Have you ever tried to blame your bad behaviour on an evil twin? Quite convenient if you’re actually a twin, slightly more difficult if you have a sibling, and next to impossible if you’re an only child, like I am. Not that that ever stopped me – “Sandra! Did you cut all of Barbie’s hair off and drop it behind the sofa?” “Nope, you must be thinking of a different Sandra. Or my evil twin.” Good thing my parents had a great (and very indulgent) sense of humour about their smartass daughter.
Stephen King has a sort of literary evil twin in the form of Richard Bachman, the nom de plume he used to write such works as The Running Man, The Long Walk and The Regulators. I think Bachman is the name King uses when he wishes to indulge in his more sadistic and puerile impulses – The Regulators in particular is a candy-coated slice of suburban torture porn. But over-the-top violence and bombastic bloodshed is a young person’s dark game, and one that cannot be played indefinitely. King himself seemed to recognize this when he mostly retired the Bachman name after being outed in the mid-80s (via death; “cancer of the pseudonym,” it was) and then again in the late ’90s when he allowed Rage, a short story he wrote in 1977 about a school shooting, to go out of print, amid fears that it might inspire similar incidents. I also suspect, as happens to most of us as we get older, that King – yes, even Stephen King, the Master of Horror – simply aged out of that stage of his life that got off on violence and bloodshed. And maybe Bachman had become a kind of literary crutch, a former friend-turned-unwelcome house guest. It’s a theory I’m inclined to accept after reading The Dark Half, King’s 1989 novel about a Kingsian author who jettisons his popular pseudonym, with horrific results.
It’s been said a time or 20 that you should always write what you know, and indeed, The Dark Half is an amped-up, supernaturally-tinged version of real life events involving King and his pseudonym, Richard Bachman. In the book, Maine novelist Thad Beaumont has grown tired of writing under the guise of his popular – but brutish and inelegant – pseudonym, George Stark. When he began writing as Stark, he was an angry young man in the depths of both alcoholism and a major career depression, and literary bloodshed seemed like just the balm for his broken writer’s soul. But after becoming a happy, contented father to twin babies and finally, blessedly, sorting his life out, he finds he no longer cares for Stark’s brand of outrageous carnage, and seeks a return to writing under the Beaumont name.
At the same time, an opportunistic young bookseller/law student/aspiring novelist lucks into the well-kept secret that George Stark is actually author Thad Beaumont. Thinking that he’s landed on valuable information that Beaumont would undoubtedly pay to keep secret, he approaches the writer with well-mannered blackmail on his mind, oblivious to the fact that Stark is already halfway out the door. A week or so later, Beaumont puts the final nail in Stark’s coffin AND the bookseller’s blackmail attempts when he outs himself in People Magazine, along with a multi-page photo spread detailing Stark’s funeral, complete with shots of a mournful Beaumont laying flowers at the grave of his homicidal nom de plume. The bookseller is furious, and vengeful, but hasn’t time to indulge in either on account of the fact that he and absolutely everyone associated with Beaumont’s writing are then hunted down and brutally murdered.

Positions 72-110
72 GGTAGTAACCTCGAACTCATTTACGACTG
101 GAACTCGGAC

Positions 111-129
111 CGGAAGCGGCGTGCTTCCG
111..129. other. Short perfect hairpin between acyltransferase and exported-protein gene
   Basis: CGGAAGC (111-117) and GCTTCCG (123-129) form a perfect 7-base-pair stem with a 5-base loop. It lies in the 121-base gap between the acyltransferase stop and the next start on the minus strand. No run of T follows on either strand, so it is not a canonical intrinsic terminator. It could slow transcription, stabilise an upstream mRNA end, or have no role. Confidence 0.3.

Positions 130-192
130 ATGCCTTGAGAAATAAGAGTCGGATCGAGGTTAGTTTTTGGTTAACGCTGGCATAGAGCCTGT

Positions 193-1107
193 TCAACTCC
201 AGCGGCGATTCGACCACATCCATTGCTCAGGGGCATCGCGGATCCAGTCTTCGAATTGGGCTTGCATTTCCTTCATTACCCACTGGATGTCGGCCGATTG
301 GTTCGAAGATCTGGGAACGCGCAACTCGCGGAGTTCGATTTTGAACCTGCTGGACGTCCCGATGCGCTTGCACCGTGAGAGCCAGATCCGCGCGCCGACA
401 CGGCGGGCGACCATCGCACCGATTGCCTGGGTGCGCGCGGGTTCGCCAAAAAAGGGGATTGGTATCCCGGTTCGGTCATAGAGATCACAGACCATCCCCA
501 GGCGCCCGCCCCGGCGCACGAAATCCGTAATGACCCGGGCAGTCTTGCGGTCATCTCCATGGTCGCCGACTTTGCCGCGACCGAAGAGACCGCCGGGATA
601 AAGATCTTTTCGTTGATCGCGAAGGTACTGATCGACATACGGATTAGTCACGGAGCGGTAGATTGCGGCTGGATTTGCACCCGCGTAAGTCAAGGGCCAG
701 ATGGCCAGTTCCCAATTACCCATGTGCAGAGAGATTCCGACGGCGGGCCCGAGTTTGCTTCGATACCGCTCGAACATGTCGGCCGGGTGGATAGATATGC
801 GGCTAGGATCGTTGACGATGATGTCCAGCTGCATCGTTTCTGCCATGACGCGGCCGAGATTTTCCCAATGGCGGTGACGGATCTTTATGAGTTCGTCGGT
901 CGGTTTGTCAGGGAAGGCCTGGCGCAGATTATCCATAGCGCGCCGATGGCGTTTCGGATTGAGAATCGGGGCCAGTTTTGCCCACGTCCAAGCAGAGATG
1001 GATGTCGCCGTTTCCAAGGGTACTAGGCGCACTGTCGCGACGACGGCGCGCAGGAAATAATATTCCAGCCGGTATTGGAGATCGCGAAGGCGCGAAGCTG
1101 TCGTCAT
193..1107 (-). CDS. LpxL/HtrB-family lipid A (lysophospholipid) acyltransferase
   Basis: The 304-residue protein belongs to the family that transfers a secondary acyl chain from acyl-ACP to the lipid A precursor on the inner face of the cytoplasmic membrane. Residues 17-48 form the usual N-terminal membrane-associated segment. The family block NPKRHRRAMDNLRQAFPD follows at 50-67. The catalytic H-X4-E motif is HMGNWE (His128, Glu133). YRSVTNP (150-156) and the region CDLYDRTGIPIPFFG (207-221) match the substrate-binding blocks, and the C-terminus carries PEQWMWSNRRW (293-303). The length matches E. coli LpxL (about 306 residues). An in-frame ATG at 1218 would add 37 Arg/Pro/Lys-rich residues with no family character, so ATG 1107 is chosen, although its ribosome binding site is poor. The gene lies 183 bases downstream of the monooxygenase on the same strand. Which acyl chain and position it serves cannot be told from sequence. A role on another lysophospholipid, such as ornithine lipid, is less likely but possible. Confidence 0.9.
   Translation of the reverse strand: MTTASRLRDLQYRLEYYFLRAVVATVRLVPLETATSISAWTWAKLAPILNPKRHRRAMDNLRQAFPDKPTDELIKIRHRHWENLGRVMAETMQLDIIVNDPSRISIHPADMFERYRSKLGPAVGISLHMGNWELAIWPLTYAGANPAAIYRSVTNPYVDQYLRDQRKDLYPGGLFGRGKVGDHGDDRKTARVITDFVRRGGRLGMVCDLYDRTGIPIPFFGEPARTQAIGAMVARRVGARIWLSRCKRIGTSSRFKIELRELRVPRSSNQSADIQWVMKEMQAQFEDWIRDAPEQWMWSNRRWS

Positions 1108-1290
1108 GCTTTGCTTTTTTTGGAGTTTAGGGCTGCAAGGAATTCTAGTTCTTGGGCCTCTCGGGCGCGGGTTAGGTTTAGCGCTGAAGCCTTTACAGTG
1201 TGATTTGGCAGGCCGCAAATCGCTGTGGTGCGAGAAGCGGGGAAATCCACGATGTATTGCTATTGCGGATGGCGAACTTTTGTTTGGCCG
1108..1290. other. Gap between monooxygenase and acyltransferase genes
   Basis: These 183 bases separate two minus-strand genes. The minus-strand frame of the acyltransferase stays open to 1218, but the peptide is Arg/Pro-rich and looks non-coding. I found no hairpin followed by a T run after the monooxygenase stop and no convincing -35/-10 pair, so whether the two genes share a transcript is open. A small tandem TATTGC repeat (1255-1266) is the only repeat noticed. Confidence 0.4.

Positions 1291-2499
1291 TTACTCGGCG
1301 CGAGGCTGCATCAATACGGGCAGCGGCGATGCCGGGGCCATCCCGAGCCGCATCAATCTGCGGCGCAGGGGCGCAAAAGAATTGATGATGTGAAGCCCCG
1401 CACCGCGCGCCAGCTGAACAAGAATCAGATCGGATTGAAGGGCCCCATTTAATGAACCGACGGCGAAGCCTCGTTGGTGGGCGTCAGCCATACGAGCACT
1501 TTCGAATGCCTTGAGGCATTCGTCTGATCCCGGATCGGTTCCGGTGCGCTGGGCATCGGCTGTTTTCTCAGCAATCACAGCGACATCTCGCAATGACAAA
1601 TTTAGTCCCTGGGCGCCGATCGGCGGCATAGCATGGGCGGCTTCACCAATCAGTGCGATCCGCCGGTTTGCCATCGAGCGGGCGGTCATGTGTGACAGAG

To this point – and obviously absent the sadistic murders – this mirrors King’s own experience. Stephen King’s substance abuse issues have been well documented, and he’s said himself that he really didn’t get his shit together until after his children were born. He has also shown distaste for some of his/Bachman’s earliest works, particularly Rage, writing of it in 2007, “Now out of print, and a good thing.” And he raised virtually no fuss when he was outed as Bachman in 1985 by a Washington bookstore clerk, and actually went so far as to sit down for an interview with the guy to confirm his findings. It was during this period that King basically retconned Bachman into an early retirement via death, and absent a few subtle nods to the name – his wet work character on Sons of Anarchy was named Bachman – King’s evil literary twin has stayed mostly silent for 30-some years now.
But King’s fictional alter ego in The Dark Half doesn’t fare as well as King did under similar circumstances, especially not once the killing starts and it’s revealed that Thad Beaumont has a lot more in common with George Stark than he ever thought possible. And because this is a Stephen King book and what you see is sometimes exactly what you get, I can’t reveal any more without revealing everything, and so here’s where I’ll stop.
I read The Dark Half in service of my friends’ 2019 reading challenge, but darned if I know what theme I was going for with this one! I think at one point last year I just decided that if I wanted to read something, I was going to read it, and so that’s how we wound up at The Dark Half. I enjoyed it, but as always with King, the ending just kind of fell off the table in a flock of sparrows. Sparrows have a particular importance to Thad Beaumont and George Stark in The Dark Half – heaven help us all if they start flying again, and so I thought it best to confine them to my nails. See, not so evil after all. 😉